On the road for VR: The White House, Washington DC

Through a complex chain of circumstances, we got ourselves invited to demonstrate the Augmented Reality Sandbox at the White House Water Summit on March 22, coinciding with the United Nations’ World Water Day 2016, as part of the National Science Foundation‘s presence (NSF funded initial development of the AR Sandbox through an Informal Science Education grant).

Figure 1: Mark I standard-issue AR Sandbox in the Indian Treaty Room in the Eisenhower Executive Office Building, pre-exhibition.

Figure 1: Mark I standard-issue AR Sandbox in the Indian Treaty Room in the Eisenhower Executive Office Building, pre-exhibition.

Figure 2: The White House (West Wing in foreground), as seen from the Eisenhower Executive Office Building.

Figure 2: The White House (West Wing in foreground), as seen from the Eisenhower Executive Office Building.

We decided — somewhat recklessly —  to use this opportunity to unveil the newly-designed and untested “Mark I standard-issue AR Sandbox,” based on a professionally-engineered mechanical design and custom-ordered 80/20 powder-coated aluminum components (see Figure 1).

Figure 3: AR Sandbox from second-floor balcony, still pre-exhibition. In lower-right corner: exhibit on danish approach to water treatment, obviously built with LEGO bricks.

Figure 3: AR Sandbox from second-floor balcony, still pre-exhibition. In lower-right corner: exhibit on danish approach to water treatment, naturally built with LEGO bricks.

We shipped the AR Sandbox, broken down into 80/20 pieces, plus PC, projector, and Kinect, as checked luggage in three oversized Pelican cases, and assembled it into four modules (base, sand table, lower tower, upper tower with projector and Kinect attached) the night before in my hotel room. We then brought the modules, plus six boxes of Kinetic sand, onto the White House grounds and into the exhibit room early in the morning, and did final assembly and calibration on-site, see Figure 4.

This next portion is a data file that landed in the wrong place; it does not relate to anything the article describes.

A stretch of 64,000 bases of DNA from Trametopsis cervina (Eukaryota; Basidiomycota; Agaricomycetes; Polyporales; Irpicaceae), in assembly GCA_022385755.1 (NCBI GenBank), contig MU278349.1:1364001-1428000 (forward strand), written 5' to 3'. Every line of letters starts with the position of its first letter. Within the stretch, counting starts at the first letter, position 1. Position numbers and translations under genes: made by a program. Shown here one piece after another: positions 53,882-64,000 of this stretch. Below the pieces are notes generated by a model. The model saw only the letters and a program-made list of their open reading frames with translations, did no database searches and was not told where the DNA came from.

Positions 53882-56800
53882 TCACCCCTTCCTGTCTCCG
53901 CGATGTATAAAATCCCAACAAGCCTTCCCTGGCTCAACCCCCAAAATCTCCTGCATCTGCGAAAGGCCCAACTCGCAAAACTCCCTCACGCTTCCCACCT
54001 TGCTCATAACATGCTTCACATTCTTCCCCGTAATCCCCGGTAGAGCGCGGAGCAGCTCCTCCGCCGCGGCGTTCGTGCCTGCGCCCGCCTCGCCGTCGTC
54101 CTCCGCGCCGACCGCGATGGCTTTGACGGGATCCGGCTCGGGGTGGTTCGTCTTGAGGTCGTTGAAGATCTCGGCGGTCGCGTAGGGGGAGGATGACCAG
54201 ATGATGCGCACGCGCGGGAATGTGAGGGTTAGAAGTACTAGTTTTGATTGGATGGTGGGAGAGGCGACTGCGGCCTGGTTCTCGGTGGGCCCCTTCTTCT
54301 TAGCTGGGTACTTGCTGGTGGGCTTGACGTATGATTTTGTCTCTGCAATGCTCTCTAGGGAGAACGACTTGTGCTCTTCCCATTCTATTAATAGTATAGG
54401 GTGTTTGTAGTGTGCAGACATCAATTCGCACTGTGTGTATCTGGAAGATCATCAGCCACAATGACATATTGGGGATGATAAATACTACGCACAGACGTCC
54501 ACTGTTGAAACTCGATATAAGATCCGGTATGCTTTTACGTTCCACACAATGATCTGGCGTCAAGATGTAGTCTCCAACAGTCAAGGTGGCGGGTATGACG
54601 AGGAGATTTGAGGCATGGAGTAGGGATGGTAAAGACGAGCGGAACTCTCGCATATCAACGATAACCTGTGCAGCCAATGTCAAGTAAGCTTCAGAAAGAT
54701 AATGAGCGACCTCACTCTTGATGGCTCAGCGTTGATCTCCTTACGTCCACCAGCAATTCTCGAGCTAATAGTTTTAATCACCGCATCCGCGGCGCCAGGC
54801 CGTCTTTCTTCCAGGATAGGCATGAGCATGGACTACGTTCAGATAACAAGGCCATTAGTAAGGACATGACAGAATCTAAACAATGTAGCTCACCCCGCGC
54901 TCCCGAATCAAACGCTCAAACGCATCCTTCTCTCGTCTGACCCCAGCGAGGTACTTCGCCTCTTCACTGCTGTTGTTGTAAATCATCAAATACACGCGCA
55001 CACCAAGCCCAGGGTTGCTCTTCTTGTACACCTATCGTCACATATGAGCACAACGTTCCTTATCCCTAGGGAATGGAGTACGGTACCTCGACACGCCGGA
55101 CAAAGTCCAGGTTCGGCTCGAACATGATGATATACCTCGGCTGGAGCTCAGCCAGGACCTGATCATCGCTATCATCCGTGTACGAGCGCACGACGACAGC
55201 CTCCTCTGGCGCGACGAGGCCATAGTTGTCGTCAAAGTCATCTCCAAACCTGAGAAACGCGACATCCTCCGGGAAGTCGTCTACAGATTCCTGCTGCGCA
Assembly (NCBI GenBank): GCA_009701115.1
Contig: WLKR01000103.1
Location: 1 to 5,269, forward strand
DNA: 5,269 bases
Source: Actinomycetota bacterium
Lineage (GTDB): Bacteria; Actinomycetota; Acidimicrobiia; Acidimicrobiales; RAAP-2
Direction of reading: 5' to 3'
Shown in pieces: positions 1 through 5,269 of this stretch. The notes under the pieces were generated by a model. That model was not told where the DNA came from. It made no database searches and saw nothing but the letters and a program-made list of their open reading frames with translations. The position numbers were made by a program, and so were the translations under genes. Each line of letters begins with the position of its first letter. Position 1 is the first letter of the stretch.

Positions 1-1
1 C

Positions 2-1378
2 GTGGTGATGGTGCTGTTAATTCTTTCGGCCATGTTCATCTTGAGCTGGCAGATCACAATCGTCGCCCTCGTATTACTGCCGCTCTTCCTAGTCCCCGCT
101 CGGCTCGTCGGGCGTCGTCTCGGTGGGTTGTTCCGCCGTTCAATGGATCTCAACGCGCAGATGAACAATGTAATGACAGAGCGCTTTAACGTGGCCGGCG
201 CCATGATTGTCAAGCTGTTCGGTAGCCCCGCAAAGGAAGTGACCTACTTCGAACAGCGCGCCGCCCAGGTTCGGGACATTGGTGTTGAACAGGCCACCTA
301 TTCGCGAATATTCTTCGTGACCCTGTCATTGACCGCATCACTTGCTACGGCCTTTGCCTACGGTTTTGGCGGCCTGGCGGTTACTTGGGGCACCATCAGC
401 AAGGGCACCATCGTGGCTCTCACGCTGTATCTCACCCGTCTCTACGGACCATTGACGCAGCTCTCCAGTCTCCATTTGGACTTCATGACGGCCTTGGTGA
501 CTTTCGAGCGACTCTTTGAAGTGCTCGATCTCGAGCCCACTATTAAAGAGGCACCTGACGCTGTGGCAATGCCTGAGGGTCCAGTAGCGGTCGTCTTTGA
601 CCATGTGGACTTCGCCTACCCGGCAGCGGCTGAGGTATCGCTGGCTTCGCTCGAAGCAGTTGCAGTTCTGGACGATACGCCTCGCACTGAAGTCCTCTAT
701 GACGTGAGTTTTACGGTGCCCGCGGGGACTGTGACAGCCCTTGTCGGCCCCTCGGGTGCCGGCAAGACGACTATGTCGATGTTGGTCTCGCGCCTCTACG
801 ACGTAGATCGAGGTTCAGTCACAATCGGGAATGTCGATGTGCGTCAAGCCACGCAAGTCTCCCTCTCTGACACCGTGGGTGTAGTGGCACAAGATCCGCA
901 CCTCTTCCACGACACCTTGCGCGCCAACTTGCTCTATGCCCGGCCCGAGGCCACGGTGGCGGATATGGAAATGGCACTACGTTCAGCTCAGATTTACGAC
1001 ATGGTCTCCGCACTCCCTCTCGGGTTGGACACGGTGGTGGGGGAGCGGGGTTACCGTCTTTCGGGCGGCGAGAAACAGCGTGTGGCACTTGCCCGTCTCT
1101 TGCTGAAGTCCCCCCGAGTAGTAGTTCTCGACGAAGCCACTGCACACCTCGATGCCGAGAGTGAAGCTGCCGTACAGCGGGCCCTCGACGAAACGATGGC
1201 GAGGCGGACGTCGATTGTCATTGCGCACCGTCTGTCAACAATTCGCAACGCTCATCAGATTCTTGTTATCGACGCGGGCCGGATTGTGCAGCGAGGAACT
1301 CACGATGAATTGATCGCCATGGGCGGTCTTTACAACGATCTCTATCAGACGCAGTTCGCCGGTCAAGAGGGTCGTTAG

Figure 4: Calibrating the AR Sandbox, still sans sand.

Figure 4: Calibrating the AR Sandbox, still sans sand.

Fortunately, everything worked without problems, and the exhibit was a big success. Now we’re preparing for the next big DC event, the 2016 USA Science and Engineering Festival later this month.

New commercial-grade AR Sandbox model at the White House Water Summit, 03/22/2016. Left to right: Dr. Louise H. Kellogg, Neysa Call (Legislative Aide and Grants Director for Senate Democratic leader Harry Reid), Dr. S. Geoffrey Schladow, Dr. Oliver Kreylos. Photo credit: Terry Davies, National Science Foundation.

Figure 5: Ready for showtime. Left to right: Dr. Louise H. Kellogg, Neysa Call (photobombing from Senator Reid’s office), Dr. S. Geoffrey Schladow, Dr. Oliver Kreylos. Photo credit: Terry Davies, National Science Foundation.

6 thoughts on “On the road for VR: The White House, Washington DC

  1. Very nice! Would you consider publishing the Mark I design or the specs for the aluminum component order for those wanting to replicate such a professional look?

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